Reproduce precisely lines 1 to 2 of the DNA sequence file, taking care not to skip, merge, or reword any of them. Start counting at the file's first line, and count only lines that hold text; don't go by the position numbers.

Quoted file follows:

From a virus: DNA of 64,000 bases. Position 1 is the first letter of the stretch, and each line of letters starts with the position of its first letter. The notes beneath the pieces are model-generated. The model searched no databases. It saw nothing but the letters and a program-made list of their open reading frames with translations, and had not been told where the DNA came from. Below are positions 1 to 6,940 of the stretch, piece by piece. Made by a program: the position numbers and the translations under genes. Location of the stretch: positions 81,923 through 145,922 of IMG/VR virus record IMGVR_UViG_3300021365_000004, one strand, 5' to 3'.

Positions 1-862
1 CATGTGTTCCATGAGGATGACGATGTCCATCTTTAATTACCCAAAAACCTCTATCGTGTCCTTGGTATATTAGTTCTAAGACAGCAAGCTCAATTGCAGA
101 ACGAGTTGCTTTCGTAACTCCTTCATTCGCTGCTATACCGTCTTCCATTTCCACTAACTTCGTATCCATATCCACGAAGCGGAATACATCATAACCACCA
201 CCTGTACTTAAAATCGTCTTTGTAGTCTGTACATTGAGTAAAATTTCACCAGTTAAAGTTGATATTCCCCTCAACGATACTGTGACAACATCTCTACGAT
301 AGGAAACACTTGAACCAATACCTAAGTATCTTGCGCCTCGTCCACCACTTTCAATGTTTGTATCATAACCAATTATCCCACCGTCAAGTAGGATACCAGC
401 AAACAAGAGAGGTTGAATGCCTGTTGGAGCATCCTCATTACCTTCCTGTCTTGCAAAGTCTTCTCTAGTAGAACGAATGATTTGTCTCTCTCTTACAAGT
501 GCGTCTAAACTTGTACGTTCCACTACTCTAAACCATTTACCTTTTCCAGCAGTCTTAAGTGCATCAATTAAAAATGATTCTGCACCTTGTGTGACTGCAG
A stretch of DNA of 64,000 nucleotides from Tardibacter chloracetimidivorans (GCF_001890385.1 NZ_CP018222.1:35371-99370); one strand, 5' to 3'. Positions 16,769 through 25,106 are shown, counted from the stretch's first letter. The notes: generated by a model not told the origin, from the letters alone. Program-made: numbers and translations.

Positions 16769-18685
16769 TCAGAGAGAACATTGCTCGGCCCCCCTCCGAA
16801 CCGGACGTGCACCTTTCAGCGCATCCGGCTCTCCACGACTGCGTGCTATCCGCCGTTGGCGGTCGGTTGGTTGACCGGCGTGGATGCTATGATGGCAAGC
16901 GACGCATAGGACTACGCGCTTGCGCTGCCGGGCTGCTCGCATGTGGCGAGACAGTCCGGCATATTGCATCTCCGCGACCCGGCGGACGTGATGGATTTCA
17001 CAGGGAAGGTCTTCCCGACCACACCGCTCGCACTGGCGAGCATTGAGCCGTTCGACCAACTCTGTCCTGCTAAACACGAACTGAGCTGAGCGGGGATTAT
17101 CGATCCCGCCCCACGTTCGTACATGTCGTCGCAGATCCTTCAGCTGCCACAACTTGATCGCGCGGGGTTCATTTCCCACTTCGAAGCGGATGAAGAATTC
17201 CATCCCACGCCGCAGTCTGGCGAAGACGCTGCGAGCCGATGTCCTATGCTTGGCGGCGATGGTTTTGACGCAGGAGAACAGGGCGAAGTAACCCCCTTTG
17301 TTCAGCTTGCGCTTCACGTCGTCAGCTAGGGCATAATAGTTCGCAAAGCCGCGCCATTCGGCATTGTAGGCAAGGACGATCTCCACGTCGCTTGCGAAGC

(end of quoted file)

From a virus: DNA of 64,000 bases. Position 1 is the first letter of the stretch, and each line of letters starts with the position of its first letter. The notes beneath the pieces are model-generated. The model searched no databases. It saw nothing but the letters and a program-made list of their open reading frames with translations, and had not been told where the DNA came from. Below are positions 1 to 6,940 of the stretch, piece by piece. Made by a program: the position numbers and the translations under genes. Location of the stretch: positions 81,923 through 145,922 of IMG/VR virus record IMGVR_UViG_3300021365_000004, one strand, 5' to 3'.

Positions 1-862